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among the ranks in a historically black college. >> you see me right here. i'm not african-american. i'm hispanic. the hbcu are reshaping, bringing in a new phase, evolving from what they were and serving new minor ties. >> paul quinn college may offer a model for the way forward. >> we love our students. >> in 2007 when president michael sorel stepped on to the campus the school was on the verge of closing its door for good. >> for paul quinn to make it sorel knew he had to clean house. he tore down abandoned buildings, upped the entrance requirements, gated the campus and enforced a dress coe. then he did the unthinkable where football is reliageon. >> got rid of the football program. people make a big deal out of that because it was texas. we lost every game. it's not as if we were playing for the rose bowl. right. i'll never forget how angry the stupid got.
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>> the football team cost paul quinn $800,000, a hit the distressed college could not afford. >> this used to be the football field. >> it did. this is where the fighting tigers used to play their games. we converted it into a two acre organic form. as you look around it's a full-service farm. >> i see a scoreboard and a goalpost. did you forget that. >> we have a sense of humour. we left it up so people could be reminded of what it used to be. we don't want to the forget the past. >> the we over me farm symbolizes the college's dedication to a different kind of team. >> there's no glory moving someone from good to great. if i can take you from never believing you have a shot to be average, and inspire you to greatness - well, now you have
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done something that is worth any of being discussed, emulated and worthy of a legacy in the shoulders that you stand. >> one of the biggest hurdles for college presidents is despite dramatic strides in black living standards significant racial disparities exist. over the last 50 years unemployment and home ownership gaps between blacks and whites remain wide. put another way, blacks earn less, own less property and more likely to be unemployed. 71% of students at hbcu received programs, meaning they come from families earning less than $30,000. at paul quinn 90% have grants. now they have a six-figure surplus and for-sorel the challenge is not for cutting back, it's expanding. >> we are here. we are going to be here. our issue now, we are working most aggressively on figuring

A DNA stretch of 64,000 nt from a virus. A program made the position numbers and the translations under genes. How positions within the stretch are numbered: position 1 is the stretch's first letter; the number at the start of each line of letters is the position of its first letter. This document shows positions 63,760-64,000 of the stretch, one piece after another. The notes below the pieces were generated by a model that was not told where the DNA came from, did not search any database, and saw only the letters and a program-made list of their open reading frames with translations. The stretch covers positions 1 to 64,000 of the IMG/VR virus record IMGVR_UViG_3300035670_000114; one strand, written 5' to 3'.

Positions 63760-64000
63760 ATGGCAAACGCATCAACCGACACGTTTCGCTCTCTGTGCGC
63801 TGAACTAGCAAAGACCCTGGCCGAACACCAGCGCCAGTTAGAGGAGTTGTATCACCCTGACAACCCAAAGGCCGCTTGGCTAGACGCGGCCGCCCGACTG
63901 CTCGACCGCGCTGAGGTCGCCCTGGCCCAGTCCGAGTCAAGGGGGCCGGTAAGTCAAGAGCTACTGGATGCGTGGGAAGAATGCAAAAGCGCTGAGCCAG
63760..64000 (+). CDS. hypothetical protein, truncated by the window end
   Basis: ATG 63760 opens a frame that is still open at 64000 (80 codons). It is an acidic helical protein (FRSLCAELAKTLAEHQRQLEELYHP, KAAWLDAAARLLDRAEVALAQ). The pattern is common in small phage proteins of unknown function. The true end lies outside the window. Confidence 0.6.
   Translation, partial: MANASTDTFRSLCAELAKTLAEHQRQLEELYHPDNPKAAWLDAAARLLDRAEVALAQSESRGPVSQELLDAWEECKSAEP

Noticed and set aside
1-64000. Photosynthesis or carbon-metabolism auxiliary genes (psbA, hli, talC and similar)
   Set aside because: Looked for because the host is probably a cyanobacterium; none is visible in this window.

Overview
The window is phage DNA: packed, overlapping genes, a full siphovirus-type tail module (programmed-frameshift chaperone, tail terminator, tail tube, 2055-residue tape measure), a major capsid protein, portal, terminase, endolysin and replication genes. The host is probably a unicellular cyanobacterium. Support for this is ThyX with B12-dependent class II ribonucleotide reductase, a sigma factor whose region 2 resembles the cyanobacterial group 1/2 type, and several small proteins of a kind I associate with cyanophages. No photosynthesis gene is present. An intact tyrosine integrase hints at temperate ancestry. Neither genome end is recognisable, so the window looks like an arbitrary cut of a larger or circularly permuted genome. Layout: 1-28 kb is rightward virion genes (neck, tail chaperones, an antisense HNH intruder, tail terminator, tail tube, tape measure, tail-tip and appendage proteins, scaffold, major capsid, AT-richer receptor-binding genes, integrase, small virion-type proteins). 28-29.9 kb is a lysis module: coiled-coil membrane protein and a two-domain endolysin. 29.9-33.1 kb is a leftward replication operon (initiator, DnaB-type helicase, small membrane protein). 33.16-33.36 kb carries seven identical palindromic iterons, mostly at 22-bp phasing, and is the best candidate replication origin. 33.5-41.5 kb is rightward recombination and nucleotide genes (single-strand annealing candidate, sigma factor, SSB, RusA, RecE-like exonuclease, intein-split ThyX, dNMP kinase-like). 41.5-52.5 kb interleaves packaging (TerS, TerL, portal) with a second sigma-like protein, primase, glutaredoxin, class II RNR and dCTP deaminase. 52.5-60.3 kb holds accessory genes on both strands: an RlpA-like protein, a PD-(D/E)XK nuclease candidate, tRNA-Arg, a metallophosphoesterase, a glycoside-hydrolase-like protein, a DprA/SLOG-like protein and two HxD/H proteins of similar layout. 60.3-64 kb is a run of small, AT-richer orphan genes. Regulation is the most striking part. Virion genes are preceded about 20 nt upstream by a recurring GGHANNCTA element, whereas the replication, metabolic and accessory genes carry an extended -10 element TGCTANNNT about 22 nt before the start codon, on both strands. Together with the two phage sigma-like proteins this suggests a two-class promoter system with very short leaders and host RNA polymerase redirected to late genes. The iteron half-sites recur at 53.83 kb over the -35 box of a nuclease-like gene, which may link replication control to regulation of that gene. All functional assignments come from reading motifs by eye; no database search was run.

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out how to get 2,000 of our kind of kids. >> at the classic, school pride is on display. with the winning team southern university mason isn't considering sorel's move to eliminate football, but he has to work hard on fundraising. >> the extra challenge pore hbcus is the weakest part of the higher education erred in a sense that we are an institutional institution. and we serve low income black folk for years. so it's difficult for us to generate wealth and we have not been able to accumulate wealth so when the tough times come and you need a cushion to get you through the tough times, you can wait for the better times, and it's hard for us to do that. >> if there's one thing the presidents fra op, it's that hbcu will not go down without a fight. >> at this stage in america's
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history we need as much human capital as we can muster. it's not just an issue for black people, but the people of america. we have more work to do. >> next up on "america tonight" a religious leader challenging traditions and leading the light of reform.
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>> at this time of year we pause to consider faith and fellowship and those that break ground to bring us both. here in washington "america tonight" met a spiritual leader who challenges assumptions and